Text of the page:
As an introvert, you probably know how easy it is to turn to your trusted journal when you’re confused, in pain, happy, or even bored. You can still hold onto that energy and take it a step further. First, journal about how you’re feeling. Then, you can translate these thoughts into an email, text, or even written card or letter to your friend or significant other. Writing is often easier for us introverts than speaking, so this is a way to be vulnerable without having to utter a word out loud!
I did this with my ex a couple of times, and I still have access to some of the written things I sent him. The few times I’ve gone back to them, I’m always glad I’d made that move. Mostly because I know for sure that the chances of me using spoken words to communicate certain feelings had been close to zero.
Now, I’m not saying to use writing as a substitute for communicating your thoughts and feelings aloud, but it’s a good alternative, as well as good practice for when you do speak your feelings openly.
3. If you’re an artist, start with your art.
I have this biased opinion that most introverts are artistic and creative. Nobody has been able to convince me otherwise, so I still believe it. What’s that one thing that brings you calmness despite the storm raging in your head? Writing a story? Painting abstract or live pictures? Writing or scoring music?
Whatever it is, you can ease into vulnerability by sharing it, like your art. I was sort of a closeted writer for years — only my mom had the privilege and permission to read my work. If I found that someone else had read it, I’d go crazy worrying about what they thought of me after reading, and nope, I’d never ask. I just avoided them for as long as humanly possible.
When I finally got the courage to share my work with a larger group of people, willingly, it opened doors for conversations. And, right now, I can’t count the number of connections I’ve built and nurtured because my work laid the foundation for that relationship. So start small, and share away!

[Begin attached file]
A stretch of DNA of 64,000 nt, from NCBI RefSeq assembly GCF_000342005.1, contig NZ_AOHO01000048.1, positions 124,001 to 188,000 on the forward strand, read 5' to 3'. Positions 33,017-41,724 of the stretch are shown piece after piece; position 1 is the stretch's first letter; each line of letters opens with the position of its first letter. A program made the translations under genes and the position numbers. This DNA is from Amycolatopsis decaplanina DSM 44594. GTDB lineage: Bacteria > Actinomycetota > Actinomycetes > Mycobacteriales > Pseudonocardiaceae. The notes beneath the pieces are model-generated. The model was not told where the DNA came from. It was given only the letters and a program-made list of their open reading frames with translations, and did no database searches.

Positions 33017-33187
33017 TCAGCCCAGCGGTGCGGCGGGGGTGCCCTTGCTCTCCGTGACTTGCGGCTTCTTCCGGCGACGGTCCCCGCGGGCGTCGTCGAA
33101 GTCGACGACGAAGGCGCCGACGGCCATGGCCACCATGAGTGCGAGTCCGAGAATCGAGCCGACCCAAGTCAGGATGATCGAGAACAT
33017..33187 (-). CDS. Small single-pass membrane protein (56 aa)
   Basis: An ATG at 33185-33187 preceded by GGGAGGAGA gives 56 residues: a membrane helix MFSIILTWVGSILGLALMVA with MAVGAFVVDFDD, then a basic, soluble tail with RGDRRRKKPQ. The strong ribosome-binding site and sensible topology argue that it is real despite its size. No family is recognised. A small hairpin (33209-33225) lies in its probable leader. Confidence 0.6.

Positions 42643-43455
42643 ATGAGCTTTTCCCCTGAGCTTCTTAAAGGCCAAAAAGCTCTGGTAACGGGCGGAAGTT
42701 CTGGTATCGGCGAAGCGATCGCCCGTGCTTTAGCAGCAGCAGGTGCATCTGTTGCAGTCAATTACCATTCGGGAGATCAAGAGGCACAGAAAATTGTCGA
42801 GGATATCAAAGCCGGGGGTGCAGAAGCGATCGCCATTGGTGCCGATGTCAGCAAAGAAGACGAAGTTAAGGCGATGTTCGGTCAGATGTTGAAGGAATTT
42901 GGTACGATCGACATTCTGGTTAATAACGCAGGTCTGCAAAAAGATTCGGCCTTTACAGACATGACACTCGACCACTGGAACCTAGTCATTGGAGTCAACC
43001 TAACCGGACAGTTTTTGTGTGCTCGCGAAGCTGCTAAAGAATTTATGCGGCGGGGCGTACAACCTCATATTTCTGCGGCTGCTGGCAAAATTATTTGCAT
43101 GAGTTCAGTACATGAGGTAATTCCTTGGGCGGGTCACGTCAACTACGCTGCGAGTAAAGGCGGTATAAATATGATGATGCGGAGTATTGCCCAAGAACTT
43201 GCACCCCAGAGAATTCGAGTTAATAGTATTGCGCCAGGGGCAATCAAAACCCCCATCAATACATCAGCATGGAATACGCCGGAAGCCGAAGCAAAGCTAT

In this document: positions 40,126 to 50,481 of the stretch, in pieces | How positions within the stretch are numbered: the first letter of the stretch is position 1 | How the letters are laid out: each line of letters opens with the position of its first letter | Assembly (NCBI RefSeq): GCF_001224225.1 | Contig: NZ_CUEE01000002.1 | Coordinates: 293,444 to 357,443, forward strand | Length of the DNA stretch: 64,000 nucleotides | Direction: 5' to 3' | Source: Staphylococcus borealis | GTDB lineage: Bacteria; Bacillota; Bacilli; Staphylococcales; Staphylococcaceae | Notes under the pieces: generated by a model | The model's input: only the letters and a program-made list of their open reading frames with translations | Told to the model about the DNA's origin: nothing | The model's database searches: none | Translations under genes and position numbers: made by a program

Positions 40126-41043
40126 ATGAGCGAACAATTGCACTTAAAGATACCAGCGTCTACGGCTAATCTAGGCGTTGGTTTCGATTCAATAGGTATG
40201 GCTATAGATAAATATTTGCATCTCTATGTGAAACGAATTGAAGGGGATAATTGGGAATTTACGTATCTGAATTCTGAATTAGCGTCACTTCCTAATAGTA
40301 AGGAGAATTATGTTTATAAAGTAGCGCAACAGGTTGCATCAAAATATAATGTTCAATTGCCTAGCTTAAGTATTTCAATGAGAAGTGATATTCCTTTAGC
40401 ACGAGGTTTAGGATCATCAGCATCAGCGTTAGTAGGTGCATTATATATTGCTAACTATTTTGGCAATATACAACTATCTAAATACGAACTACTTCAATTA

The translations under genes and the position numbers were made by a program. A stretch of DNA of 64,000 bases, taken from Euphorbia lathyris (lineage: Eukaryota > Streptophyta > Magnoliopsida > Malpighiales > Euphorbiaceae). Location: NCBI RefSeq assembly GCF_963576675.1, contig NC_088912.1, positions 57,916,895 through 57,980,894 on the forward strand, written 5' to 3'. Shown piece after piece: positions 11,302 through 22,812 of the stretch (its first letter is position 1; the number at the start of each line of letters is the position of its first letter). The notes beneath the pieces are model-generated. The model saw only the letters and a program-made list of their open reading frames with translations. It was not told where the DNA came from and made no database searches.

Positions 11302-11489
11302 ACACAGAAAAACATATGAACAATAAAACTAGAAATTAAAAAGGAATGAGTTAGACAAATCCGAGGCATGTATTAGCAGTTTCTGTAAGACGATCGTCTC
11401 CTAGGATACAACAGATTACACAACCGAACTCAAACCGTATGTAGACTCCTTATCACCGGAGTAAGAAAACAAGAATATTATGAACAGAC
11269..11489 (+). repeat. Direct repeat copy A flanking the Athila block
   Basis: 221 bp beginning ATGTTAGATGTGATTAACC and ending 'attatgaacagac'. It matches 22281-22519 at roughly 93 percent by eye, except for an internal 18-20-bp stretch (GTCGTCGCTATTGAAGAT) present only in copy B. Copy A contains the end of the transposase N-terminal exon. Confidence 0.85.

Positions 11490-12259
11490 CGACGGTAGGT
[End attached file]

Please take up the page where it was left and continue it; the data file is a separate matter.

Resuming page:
4. Live and be in the moment long enough to feel something, then share it with someone.
Many introverts have this thing where we build this perfect world in our heads and make it our safe space. In times of pain, frustration, or confusion, we default to that space instead of taking the time to process what is really happening around us.
Being vulnerable isn’t just about talking to people. It’s also about being true to yourself and acknowledging that you’re not fine in certain moments. Nobody likes pain (or anything remotely close to it), but since none of us are invincible, we need to confront, and talk through, pain sometimes. I know it’s cliché, but there’s strength in vulnerability.
So you can first try opening up to yourself through writing it all down — like I mentioned above — and then share those thoughts (at least some of them) with others. You’ll feel better, I promise. And I bet someone will be able to relate.
Do you ever struggle to know what to say?
As an introvert, you actually have the ability to be an amazing conversationalist — even if you’re quiet and hate small talk. To learn how, we recommend this online course from our partner Michaela Chung. Click here to check out the Introvert Conversation Genius course.